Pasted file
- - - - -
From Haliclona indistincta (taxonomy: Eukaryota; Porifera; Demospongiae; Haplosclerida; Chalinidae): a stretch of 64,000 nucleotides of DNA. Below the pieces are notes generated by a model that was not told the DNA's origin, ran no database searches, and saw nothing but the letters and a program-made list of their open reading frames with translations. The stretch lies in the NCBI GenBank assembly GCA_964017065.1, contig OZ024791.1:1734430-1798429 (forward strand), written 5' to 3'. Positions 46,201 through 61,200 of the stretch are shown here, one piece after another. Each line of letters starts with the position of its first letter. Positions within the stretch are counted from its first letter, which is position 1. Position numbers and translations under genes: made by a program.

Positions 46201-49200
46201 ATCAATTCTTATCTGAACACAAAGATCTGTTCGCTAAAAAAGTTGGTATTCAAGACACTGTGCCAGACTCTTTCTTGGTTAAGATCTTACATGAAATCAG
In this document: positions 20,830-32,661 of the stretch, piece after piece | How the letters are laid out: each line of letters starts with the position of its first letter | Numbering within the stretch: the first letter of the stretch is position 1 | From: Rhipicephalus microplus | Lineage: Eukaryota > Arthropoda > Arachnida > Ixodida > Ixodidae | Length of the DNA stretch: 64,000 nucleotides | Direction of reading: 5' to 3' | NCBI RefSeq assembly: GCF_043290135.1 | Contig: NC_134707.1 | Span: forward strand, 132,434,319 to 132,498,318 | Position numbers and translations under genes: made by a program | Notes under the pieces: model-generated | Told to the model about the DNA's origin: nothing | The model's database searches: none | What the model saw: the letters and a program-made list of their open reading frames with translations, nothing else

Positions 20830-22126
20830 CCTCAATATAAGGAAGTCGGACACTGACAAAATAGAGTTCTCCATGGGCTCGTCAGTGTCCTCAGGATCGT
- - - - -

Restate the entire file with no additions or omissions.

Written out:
From Haliclona indistincta (taxonomy: Eukaryota; Porifera; Demospongiae; Haplosclerida; Chalinidae): a stretch of 64,000 nucleotides of DNA. Below the pieces are notes generated by a model that was not told the DNA's origin, ran no database searches, and saw nothing but the letters and a program-made list of their open reading frames with translations. The stretch lies in the NCBI GenBank assembly GCA_964017065.1, contig OZ024791.1:1734430-1798429 (forward strand), written 5' to 3'. Positions 46,201 through 61,200 of the stretch are shown here, one piece after another. Each line of letters starts with the position of its first letter. Positions within the stretch are counted from its first letter, which is position 1. Position numbers and translations under genes: made by a program.

Positions 46201-49200
46201 ATCAATTCTTATCTGAACACAAAGATCTGTTCGCTAAAAAAGTTGGTATTCAAGACACTGTGCCAGACTCTTTCTTGGTTAAGATCTTACATGAAATCAG
In this document: positions 20,830-32,661 of the stretch, piece after piece | How the letters are laid out: each line of letters starts with the position of its first letter | Numbering within the stretch: the first letter of the stretch is position 1 | From: Rhipicephalus microplus | Lineage: Eukaryota > Arthropoda > Arachnida > Ixodida > Ixodidae | Length of the DNA stretch: 64,000 nucleotides | Direction of reading: 5' to 3' | NCBI RefSeq assembly: GCF_043290135.1 | Contig: NC_134707.1 | Span: forward strand, 132,434,319 to 132,498,318 | Position numbers and translations under genes: made by a program | Notes under the pieces: model-generated | Told to the model about the DNA's origin: nothing | The model's database searches: none | What the model saw: the letters and a program-made list of their open reading frames with translations, nothing else

Positions 20830-22126
20830 CCTCAATATAAGGAAGTCGGACACTGACAAAATAGAGTTCTCCATGGGCTCGTCAGTGTCCTCAGGATCGT